mauro61 (52857) 2012-05-16 13:50
bravissima nel concepire in PP questa immagine con la scelta del bianco e nero e nella resa soft del tutto.
PecoBud (3824) 2012-05-16 17:56
Beautiful stoves they have there and the way you've presented them are very artistic and nostalgic looking. Excellent choice of color and light and your POV is perfectly composed. Very tasty photo Lisa, great job!!
TFS............Your Friend from California...........Buddy
willperrett (10924) 2012-05-17 0:59
I couldn't resist a comment on this one! Very good post-processing has given a old-time feel to the shot. I was going to ask what technique you used, but I see the answer in your reply to John (tyro)!
Didi (60588) 2012-05-17 3:43
Like an old picture, very Interesting scene
I saw the same in colour and this one is much better.
danos (98561) 2012-05-17 4:06
very nice the optical effect of the scene in the interior of the Pizza Brandi. like this whiteness format as remind something from the oldies.Good presentation.
francio64 (39888) 2012-05-17 4:46
conosco questa famosa pizzeria di Napoli.
alcuni anni fa ho avuto modo di mangiare una pizza qui. Davvero buona!
Ottimo il trattamento in bianco e nero. Complimenti!
marcan44 (6307) 2012-05-17 9:53
complimenti per questa foto che sembra al primo impatto datata a causa di questo elegante B&W.
Il pizzaiolo e i forni potrebbero senz'altro essere di un altro secolo, poi guardando bene vediamo impilati i contenitori in cartone per le pizze da asporto.
In ogni caso grazie dell'illusione e della tua sempre fervida fantasia artistica.
lakshmip1949 (19081) 2012-05-17 13:29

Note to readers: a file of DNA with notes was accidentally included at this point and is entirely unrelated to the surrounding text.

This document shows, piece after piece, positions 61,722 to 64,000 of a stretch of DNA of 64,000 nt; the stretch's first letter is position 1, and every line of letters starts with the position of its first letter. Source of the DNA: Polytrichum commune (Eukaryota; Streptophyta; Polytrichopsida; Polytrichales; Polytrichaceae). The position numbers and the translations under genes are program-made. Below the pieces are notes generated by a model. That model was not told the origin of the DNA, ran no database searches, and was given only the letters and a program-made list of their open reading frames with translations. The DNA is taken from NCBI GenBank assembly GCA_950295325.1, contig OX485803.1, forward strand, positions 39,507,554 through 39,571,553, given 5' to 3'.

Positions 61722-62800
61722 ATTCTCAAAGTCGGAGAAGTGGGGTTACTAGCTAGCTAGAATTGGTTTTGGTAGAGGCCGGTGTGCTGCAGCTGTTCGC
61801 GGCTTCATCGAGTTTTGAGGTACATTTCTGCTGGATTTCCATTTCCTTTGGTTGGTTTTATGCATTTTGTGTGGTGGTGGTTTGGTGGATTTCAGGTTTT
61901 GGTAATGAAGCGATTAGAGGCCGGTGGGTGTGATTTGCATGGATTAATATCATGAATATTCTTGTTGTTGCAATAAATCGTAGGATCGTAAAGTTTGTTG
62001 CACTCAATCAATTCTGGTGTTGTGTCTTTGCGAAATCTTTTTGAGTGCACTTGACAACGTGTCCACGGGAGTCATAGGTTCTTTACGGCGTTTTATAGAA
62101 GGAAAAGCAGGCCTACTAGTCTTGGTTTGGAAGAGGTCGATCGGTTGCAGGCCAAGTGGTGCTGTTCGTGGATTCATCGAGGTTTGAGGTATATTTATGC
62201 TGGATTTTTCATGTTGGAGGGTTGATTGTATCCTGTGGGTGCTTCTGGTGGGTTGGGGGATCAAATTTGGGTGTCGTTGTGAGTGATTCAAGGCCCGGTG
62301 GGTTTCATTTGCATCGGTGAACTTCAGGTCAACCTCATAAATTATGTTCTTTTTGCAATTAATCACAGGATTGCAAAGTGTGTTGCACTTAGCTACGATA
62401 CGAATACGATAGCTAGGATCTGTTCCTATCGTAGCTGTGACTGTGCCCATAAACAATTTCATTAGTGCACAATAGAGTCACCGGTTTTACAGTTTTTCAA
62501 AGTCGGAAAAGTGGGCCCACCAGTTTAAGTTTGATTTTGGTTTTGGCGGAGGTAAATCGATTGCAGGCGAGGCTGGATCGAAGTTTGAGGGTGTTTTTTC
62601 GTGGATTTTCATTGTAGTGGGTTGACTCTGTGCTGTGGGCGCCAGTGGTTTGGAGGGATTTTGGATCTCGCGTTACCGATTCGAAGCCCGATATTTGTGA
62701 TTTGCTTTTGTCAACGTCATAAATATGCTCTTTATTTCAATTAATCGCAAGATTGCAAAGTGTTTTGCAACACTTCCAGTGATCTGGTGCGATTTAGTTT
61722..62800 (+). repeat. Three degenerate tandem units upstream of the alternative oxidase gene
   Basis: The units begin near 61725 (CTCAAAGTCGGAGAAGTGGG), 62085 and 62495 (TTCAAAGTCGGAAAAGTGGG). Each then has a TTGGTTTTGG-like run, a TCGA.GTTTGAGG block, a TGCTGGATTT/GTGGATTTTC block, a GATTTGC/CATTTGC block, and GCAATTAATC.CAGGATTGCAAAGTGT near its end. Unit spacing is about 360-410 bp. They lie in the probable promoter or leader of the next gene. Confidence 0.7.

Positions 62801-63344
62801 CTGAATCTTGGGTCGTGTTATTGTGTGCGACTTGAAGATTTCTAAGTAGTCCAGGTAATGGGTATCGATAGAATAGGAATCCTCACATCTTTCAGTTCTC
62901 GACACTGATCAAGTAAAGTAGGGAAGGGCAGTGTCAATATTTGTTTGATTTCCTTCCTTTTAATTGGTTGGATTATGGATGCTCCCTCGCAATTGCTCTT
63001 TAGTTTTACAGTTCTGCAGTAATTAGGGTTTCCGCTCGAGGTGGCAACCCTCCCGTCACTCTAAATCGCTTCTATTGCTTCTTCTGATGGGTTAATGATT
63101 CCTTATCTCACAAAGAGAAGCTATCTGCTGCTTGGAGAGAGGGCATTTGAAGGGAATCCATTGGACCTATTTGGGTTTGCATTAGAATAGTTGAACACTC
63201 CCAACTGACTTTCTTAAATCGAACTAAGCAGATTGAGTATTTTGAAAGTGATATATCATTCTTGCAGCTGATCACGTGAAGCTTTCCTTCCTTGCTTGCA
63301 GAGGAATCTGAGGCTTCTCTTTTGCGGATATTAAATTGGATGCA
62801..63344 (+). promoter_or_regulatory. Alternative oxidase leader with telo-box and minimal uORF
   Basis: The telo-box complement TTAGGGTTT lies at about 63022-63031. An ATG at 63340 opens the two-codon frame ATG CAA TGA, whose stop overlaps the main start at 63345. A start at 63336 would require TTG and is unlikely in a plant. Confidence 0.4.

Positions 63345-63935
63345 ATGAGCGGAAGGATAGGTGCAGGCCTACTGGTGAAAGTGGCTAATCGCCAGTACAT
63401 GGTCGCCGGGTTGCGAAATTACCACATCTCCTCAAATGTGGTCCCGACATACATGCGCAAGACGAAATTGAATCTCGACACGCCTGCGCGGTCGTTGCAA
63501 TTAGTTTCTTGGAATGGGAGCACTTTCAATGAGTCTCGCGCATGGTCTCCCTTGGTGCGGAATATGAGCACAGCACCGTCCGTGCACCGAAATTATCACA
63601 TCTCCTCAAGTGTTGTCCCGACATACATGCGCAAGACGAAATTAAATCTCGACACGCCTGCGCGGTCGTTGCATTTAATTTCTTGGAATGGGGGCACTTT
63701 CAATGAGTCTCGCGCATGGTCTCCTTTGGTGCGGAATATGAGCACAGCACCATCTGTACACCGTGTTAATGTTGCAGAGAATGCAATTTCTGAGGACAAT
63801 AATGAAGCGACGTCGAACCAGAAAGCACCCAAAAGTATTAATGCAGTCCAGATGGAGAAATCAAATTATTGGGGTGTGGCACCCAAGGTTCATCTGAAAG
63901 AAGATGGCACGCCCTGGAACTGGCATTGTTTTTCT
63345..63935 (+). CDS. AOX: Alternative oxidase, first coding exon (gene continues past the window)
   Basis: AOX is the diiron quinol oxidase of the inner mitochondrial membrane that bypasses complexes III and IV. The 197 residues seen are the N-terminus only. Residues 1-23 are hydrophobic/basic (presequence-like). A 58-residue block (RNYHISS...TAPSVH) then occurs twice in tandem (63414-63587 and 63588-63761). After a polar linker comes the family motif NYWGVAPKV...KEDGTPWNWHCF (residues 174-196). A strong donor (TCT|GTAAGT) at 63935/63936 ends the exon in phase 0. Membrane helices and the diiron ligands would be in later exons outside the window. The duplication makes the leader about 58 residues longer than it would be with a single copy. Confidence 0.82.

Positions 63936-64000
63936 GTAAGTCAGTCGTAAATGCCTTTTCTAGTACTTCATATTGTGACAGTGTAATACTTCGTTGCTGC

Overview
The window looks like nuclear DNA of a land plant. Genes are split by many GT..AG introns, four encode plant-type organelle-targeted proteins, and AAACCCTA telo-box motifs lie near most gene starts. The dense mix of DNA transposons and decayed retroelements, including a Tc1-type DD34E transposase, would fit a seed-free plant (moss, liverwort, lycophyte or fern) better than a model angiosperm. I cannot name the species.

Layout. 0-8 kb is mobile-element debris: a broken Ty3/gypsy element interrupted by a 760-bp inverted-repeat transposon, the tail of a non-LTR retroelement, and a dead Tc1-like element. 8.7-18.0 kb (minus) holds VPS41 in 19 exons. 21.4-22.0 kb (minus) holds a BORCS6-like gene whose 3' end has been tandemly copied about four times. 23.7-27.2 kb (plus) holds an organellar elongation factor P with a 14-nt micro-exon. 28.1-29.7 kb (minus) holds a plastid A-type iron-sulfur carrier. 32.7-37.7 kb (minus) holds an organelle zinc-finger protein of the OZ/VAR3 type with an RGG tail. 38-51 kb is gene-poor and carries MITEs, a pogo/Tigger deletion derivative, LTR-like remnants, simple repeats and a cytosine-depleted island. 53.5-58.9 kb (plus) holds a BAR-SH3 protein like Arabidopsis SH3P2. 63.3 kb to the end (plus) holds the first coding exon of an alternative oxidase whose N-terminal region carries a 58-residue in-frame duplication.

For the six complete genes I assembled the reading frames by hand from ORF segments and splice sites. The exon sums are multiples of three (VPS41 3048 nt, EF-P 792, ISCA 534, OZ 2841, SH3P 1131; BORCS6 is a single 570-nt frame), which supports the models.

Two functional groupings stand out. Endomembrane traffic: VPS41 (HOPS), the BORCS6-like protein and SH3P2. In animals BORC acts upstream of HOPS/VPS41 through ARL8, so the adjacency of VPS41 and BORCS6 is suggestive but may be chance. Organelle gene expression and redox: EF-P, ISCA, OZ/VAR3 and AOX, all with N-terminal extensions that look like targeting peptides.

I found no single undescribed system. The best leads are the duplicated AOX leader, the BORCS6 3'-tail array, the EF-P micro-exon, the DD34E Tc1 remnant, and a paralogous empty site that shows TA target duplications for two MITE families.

Hello Namaskar dear Lisa,
How did you get such a beautiful image? Looks like an early 20th century image. You have composed very skilfully showing all the details.The black and white colors go well here. I like the way the sharpness and atmosphere.
Silvio1953 (144514) 2012-05-18 10:22
Ciao Lisa, dalle vongole alla pizza, ma mangi sempre?
Hai ragione andare a Napoli e non entrare per una pizza qui è come andare a Roma e non vedere il Papa, bella conversione in seppia col pizzaiolo al lavoro, brava, ciao Silvio
chawax (20758) 2012-05-18 13:37
I love the sepia tones that make the photo look like an old postcard. I heard that french people were the biggest pizza consumers in the world ! And well, I love pizzas too. And the best pizzas I ever ate were in Italy when I've been there about 15 years ago ;)
lilito (3534) 2012-06-04 3:16
Quel beau rendu! Une image comme celles d'avant, on a l'impression de voyager dans le temps!!!
- Copyright: Lisa DP (delpeoples) (58356)
- Genre: People
- Medium: Black & White
- Date Taken: 2010-10-00
- Categories: Daily Life
- Map: view
- Photo Version: Original Version
- Theme(s): My Italian Food Tour, Campania Mia, My People [view contributor(s)]
- Date Submitted: 2012-05-15 5:19